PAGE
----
A large deciduous tree up to 80 ft high in Central China. Leaves evenly pinnate, about 9 in. long, composed of usually ten or twelve leaflets, generally but not invariably without the terminal odd one. Leaflets ovate-lanceolate, long-pointed, unequally divided by the midrib, 21⁄2 to 31⁄2 in. long, 3⁄4 in. wide, glabrous except when quite young. Flowers in a cluster of panicles near the end of the shoot, the male flowers crowded on an inflorescence 3 in. long, the female ones on a much more open, lax panicle 7 to 9 in. long. Fruit the size of large peppercorns, first red, then blue.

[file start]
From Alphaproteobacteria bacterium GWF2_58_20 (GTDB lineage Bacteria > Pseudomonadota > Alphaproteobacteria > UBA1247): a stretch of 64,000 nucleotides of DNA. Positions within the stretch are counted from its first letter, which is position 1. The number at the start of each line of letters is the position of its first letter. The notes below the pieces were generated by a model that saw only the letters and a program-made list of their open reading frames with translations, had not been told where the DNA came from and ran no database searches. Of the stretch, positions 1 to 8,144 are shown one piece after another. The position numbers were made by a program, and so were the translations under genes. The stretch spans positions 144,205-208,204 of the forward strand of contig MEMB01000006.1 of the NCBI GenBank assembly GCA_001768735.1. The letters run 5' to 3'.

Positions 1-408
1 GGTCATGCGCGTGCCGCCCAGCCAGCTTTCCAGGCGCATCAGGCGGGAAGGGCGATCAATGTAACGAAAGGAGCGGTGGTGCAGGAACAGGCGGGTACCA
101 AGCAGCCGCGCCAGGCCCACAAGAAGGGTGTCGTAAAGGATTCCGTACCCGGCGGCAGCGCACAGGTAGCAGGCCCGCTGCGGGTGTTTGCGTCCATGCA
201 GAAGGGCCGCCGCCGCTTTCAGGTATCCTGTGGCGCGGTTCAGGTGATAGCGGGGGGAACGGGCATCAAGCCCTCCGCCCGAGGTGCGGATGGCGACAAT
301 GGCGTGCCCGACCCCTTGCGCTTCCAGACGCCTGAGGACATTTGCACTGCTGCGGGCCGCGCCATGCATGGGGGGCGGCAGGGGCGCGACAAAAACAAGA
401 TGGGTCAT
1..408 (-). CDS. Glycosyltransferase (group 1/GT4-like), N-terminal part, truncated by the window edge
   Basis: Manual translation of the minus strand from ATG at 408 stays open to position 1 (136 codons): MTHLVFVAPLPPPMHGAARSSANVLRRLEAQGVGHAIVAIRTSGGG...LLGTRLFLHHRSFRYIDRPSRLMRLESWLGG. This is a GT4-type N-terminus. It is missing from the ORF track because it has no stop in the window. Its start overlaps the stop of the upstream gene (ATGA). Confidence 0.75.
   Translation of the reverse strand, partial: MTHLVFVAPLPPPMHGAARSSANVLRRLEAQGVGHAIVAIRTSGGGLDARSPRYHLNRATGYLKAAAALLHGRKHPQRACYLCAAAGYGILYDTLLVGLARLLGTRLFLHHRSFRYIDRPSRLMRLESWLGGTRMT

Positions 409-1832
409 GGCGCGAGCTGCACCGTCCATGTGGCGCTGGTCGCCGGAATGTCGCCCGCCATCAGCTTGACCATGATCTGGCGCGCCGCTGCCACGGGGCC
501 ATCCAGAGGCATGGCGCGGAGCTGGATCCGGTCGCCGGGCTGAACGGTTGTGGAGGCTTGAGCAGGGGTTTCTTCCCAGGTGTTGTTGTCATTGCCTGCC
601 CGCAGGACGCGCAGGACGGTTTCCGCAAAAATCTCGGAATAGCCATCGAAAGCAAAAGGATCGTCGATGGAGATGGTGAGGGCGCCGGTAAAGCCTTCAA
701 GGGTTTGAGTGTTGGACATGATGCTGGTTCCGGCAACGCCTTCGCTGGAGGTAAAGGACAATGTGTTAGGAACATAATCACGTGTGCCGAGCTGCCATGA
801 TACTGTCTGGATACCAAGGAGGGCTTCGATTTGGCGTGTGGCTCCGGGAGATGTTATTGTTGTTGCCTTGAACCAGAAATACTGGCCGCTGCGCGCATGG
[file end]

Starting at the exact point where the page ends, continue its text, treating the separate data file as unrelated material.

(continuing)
Native of Central and W. China, where the young shoots and leaves are eaten cooked as a vegetable by the Chinese. This is undoubtedly the best of the pistacias to cultivate in England. It was originally introduced to Kew by means of seed in 1897, and is apparently perfectly hardy, never having suffered in the least from cold up to now, although quite unprotected. It has no beauty of flower, but the foliage is of a glossy, cheerful green, and Mr Wilson (who sent home seeds during his 1908 and 1910 journeys in China) told me that it turns a gorgeous crimson before falling in autumn, rendering a large tree one of the most glorious pictures conceivable.